This year — the first year he’s qualified to vote absentee in a presidential election because of his disabilities — Krieger cast his vote at Lowndes County Courthouse on Monday morning. The process, he said, went smoothly. Photo by: Theo DeRosa/Dispatch Staff
October 24, 2020 7:23:15 PM
Eric Krieger is worried about waiting to cast his ballot in long lines.
Due to his back problem, the longtime Columbus resident said he cannot stand up straight for too long. Having diabetes, Krieger is also among many Americans who are particularly susceptible to infections during the COVID-19 pandemic.
"I'm immunocompromised," he said. "(Voting absentee) is the way I could get it done quickly without having to be too close to other people."
This year -- the first year he's qualified to vote absentee in the Nov. 3 election because of his disabilities -- Krieger cast his vote at Lowndes County Courthouse on Monday morning. The process, he said, went smoothly.
But with Election Day right around the corner, many other local residents do not enjoy the same option. With Mississippi being the only state where in-person voting is the sole option available to all voters, most citizens have to line up in person amid a deadly pandemic.
Several voters have told The Dispatch via Facebook that they are not afraid to vote in person and plan to do so on Election Day, though none of them responded to The Dispatch's requests for further comment. Other residents, though pledging to vote in person Nov. 3, said they fear voting at polling stations with big crowds will increase their risk of exposure to the virus.
Even before the pandemic, Mississippi was one of the states with the most restrictions for voting in person or by mail prior to Election Day. Under regular circumstances, only voters who are over the age of 65, have a permanent or temporary disability, work on Election Day or are out of town can vote absentee in person or by mail, according to the Mississippi Secretary of State's website.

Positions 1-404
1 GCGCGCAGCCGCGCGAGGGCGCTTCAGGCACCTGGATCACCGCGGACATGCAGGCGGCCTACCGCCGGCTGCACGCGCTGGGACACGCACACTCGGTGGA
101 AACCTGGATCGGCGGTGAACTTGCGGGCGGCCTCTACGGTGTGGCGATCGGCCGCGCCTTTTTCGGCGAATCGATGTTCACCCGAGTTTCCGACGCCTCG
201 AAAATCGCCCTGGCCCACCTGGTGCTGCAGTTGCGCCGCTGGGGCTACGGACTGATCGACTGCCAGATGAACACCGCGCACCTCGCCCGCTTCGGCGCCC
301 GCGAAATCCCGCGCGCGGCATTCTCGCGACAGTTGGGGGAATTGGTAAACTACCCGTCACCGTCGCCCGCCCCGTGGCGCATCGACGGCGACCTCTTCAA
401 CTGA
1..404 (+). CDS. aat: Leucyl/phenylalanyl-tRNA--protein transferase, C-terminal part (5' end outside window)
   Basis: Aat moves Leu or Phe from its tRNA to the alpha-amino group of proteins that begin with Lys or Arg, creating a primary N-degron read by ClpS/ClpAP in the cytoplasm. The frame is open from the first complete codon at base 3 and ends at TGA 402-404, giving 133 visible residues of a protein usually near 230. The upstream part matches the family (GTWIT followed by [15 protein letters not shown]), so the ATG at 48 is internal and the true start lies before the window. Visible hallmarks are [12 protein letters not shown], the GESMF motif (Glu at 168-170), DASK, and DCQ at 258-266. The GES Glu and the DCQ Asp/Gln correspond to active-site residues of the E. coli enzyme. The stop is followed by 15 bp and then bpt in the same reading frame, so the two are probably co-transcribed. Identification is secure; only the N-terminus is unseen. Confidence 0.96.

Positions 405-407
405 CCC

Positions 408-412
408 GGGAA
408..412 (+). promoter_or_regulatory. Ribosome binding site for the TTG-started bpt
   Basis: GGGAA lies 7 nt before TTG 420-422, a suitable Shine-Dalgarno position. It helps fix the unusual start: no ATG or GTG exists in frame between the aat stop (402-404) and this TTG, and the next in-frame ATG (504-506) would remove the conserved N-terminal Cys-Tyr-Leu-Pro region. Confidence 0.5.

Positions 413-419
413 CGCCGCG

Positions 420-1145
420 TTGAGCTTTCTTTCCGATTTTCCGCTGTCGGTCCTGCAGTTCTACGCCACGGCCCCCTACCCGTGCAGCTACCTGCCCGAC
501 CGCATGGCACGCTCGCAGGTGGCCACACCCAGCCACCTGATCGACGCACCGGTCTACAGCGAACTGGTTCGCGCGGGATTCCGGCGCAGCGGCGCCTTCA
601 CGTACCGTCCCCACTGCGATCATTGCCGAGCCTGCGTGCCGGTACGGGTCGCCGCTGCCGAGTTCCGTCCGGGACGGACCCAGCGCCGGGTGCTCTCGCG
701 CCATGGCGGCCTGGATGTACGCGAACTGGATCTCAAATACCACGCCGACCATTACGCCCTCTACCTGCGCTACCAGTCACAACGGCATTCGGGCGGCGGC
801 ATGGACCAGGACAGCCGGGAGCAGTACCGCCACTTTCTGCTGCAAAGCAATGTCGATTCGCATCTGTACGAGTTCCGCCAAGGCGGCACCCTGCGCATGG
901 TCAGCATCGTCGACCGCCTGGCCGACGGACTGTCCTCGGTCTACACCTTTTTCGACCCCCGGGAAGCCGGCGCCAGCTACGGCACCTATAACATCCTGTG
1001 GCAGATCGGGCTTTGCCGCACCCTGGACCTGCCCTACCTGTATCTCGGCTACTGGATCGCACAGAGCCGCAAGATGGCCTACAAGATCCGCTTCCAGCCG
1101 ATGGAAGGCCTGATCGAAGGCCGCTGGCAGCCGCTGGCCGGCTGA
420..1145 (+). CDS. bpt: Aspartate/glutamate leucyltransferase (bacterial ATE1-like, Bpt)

In light of the pandemic, the state Legislature voted earlier this year to expand absentee voting and allow those in quarantine under a doctor's order or taking care of someone under physician-ordered quarantine to vote absentee by mail. Mississippi Secretary of State Michael Watson issued a new order this week to allow curbside or open-air voting -- which is voting outside the polling station building -- for voters who display COVID-19 symptoms, such as coughing, vomiting, headaches, fever, sore throat, congestion or loss of taste or smell.
Safety measures in place, no mask mandates
In light of the pandemic, circuit clerks around the Golden Triangle said they are doing their best to offer in-person voters the protection they need against the virus spread.
In all three counties, plexiglass barriers will be set up at each polling station, circuit clerks said. Voters will also receive stylus pens to use on voting machines, a method that does not require physical contact between voters and the machines. Poll workers will be inserting voter IDs into the machines and removing them. Signs will also be in place to encourage a six-foot social distance between voters, and hand sanitizers, masks and gloves will be available. Poll workers will instruct voters to briefly pull their masks down for identification purposes.
Kim Brown Hood, circuit clerk of Clay County, said poll workers will also try to keep voters moving in one direction to minimize contact.
Despite local mask mandates, officials said they cannot enforce the mandate at polling stations due to the risk of disenfranchising voters. Requiring mask-wearing during a federal election, they said, would be infringing upon citizens' right to vote.
"This is a federal election, and there is no federal law requiring the voters to wear a mask," Lowndes County Circuit Clerk Teresa Barksdale said.
"We cannot require them to," Hood agreed. "Because that's blocking their right to vote."